Here Are The New Heart Healthy Food Trends (2024)

Cardiovascular diseases (CVDs) stand as the leading cause of mortality worldwide, claiming nearly 18 million lives each year. Studies indicate that adopting a heart-healthy diet, alongside other lifestyle modifications, can mitigate the likelihood of developing CVDs. A heart-healthy diet predominantly features fruits, vegetables, and whole grains while limiting intake of saturated fat, trans fats, cholesterol, sodium, and sugar. It's characterized by ample fiber, potassium, and vitamins D and K, with moderation in alcohol consumption.

This Valentines Day and beyond, whether you have a partner or not, make it a priority to be kind to your heart. Whether you are getting rid of your love handles (see what I did there?) or lowering your blood pressure, these popular food trends will help to improve your heart health.

Mediterranean Diet

The Mediterranean Diet is the overall winner for U.S. News & World Report’s best diets for 2024 and also the winner for the publication’s Best Heart-Healthy Diets for 2024. Drawing its inspiration from the culinary traditions of countries along the Mediterranean Sea, including Greece, Italy, and Spain, this diet features a rich array of fruits, vegetables, whole grains, legumes, nuts, seeds, and olive oil. In research published in Mayo Clinic Proceedings, middle-aged and older individuals who adhered closely to the Mediterranean diet experienced a cardiovascular disease mortality risk up to 29% lower than those who did not follow the Mediterranean diet.

If you are looking for a convenient and delicious way to get Mediterranean diet meals on your table, try Modify Health, the winner of Best Healthy Meal Delivery Service for 2024 by U.S. News & World Report. The meal delivery service offers Mediterranean, Heart Healthy and even a 6-week Heart Friendly FIT Quickstart program with dietitian support.

DASH diet

What is it about the Dietary Approaches to Stop Hypertension (DASH) diet, that has celebs such as Jessica Simpson and Jennifer Hudson swearing by its benefits? For one, the DASH diet plan is deliciously designed to aid in lowering high blood pressure and is promoted by the National Heart, Lung and Blood Institute. It is low in sugar, sodium (less than 2,300 mg per day) and red meat, and includes plenty of foods rich in vitamins and minerals, such as fruits and vegetables, grains, legumes, nuts and low-fat dairy. These nutrients are critical in blood pressure regulation and heart health maintenance.

Strapped for time? Why not try BistroMD meal delivery service? Foods delivered by BistroMD cater to those with special dietary and health-related needs with a specially tailored “Heart Healthy Program” containing less than 600mg of sodium and less than 3.5 grams of saturated fat per serving.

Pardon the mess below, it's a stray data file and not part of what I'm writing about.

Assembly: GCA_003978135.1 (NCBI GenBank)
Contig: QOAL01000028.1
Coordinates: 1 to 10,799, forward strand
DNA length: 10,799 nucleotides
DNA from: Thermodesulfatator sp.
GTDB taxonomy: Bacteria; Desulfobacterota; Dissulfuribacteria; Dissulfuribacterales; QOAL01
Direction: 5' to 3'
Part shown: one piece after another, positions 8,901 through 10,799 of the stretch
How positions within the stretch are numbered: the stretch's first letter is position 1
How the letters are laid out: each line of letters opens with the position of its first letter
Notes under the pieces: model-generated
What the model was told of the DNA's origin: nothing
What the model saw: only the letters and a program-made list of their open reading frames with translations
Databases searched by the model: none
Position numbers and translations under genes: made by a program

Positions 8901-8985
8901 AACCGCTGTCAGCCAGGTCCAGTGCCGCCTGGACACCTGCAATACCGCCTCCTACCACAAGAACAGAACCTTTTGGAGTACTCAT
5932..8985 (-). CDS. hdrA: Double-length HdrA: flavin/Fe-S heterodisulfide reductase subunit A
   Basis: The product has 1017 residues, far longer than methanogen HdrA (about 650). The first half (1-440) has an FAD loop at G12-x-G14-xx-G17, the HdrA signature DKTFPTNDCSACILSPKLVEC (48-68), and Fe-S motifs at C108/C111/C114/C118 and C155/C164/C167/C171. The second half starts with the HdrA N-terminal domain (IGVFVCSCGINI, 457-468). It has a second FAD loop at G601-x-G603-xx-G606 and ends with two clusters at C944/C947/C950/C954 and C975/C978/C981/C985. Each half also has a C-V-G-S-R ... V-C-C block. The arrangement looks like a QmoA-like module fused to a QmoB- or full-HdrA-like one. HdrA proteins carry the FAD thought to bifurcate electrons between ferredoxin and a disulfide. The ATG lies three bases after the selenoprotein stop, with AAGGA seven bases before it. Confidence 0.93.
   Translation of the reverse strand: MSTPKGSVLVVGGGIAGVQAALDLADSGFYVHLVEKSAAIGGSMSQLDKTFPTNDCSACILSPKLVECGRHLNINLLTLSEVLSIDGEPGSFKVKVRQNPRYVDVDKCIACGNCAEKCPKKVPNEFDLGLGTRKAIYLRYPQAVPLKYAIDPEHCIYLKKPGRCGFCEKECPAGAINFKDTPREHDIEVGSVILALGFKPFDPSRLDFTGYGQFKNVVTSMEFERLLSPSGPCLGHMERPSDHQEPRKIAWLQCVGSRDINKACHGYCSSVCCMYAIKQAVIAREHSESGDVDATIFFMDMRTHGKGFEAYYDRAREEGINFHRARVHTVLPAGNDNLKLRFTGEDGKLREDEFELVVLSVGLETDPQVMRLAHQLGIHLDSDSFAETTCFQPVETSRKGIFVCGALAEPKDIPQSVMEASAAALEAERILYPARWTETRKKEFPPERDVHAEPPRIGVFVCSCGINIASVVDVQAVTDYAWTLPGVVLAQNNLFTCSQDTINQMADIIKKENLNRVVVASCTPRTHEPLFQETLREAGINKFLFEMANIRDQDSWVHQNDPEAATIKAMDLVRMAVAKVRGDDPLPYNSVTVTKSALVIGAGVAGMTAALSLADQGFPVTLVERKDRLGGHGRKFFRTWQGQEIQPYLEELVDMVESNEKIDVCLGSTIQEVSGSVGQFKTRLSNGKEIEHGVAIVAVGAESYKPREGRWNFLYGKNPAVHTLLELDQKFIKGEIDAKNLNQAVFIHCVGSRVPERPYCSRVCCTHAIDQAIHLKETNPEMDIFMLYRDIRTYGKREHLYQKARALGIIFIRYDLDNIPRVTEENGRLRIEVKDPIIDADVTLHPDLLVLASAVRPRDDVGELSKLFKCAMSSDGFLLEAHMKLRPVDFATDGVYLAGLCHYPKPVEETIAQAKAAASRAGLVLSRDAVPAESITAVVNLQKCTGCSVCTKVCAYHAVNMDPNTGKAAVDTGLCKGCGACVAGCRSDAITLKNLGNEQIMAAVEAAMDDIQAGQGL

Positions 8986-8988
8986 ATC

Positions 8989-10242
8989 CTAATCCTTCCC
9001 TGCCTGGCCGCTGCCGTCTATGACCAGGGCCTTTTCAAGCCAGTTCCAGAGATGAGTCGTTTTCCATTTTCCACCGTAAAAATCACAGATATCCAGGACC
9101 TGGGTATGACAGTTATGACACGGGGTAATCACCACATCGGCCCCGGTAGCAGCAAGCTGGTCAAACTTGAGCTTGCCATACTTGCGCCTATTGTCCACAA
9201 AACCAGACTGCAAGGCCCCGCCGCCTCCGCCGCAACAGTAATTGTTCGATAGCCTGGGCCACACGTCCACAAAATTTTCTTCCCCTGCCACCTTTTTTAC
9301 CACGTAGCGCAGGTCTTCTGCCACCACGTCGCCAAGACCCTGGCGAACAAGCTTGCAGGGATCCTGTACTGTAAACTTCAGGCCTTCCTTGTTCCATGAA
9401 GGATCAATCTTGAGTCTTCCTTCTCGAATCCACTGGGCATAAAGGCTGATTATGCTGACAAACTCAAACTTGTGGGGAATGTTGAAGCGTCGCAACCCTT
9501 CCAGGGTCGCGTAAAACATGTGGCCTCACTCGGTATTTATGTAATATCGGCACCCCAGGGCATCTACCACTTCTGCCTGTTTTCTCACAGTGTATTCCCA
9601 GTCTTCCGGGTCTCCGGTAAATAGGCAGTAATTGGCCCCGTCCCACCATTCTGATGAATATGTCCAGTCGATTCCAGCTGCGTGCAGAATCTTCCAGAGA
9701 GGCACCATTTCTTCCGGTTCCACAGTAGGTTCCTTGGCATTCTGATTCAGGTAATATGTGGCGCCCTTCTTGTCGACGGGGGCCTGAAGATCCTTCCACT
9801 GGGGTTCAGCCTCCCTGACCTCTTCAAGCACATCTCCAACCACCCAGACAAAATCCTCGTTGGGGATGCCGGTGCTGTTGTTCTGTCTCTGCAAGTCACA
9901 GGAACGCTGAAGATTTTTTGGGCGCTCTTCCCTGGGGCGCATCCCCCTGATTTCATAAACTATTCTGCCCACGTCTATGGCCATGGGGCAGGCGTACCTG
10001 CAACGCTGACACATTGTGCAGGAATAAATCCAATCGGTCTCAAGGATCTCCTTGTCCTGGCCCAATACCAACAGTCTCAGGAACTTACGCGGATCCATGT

Plant-Based Foods

According to a study published in European Heart Journal, the observed effect of adopting vegetarian and vegan diets leads to reductions in cholesterol and fats in the bloodstream associated with decreased risk of heart attacks— comparable to approximately one-third of the impact of daily medication.

In the United States, research led by Stanford Medicine and its collaborators, involving 22 sets of identical twins, revealed that adhering to a vegan diet can lead to notable improvements in cardiovascular health in as little as eight weeks.

Coincidentally, or not-so-coincidentally, Whole Foods ninth annual trend report reveals that plant-based food will continue to be a significant trend in 2024, with a return to fundamental non-processed ingredients.

Fermented Foods & Beverages

The process of fermentation involves the break down of carbohydrates, including sugar and starch by bacteria and yeast to produce acids or alcohol. Foods and beverages like cheese, kimchi, kefir, sauerkraut, kombucha, tempeh, and yogurt are made through this process, giving them a unique tangy flavor. Probiotics—beneficial bacteria—also flourish as a result of fermentation. These have been shown to enhance heart health, lower total and "bad" LDL cholesterol, and lower blood pressure. Looking for a fun way to enjoy this trend? Head over to the Cayman Islands and indulge in Saucha Conscious Foods’ kimchi (made with napa cabbage, red cabbage, organic carrots, Cayman scallion, red pepper, and ginger), Powercraut (made with Cayman ginger and turmeric, and Spanish garlic), Red Craut (made with red cabbage and himalayan pink salt), sourdough breads, or kombucha (in flavors such as Cayman Lime Cayenne, or Moringa Mate, among others).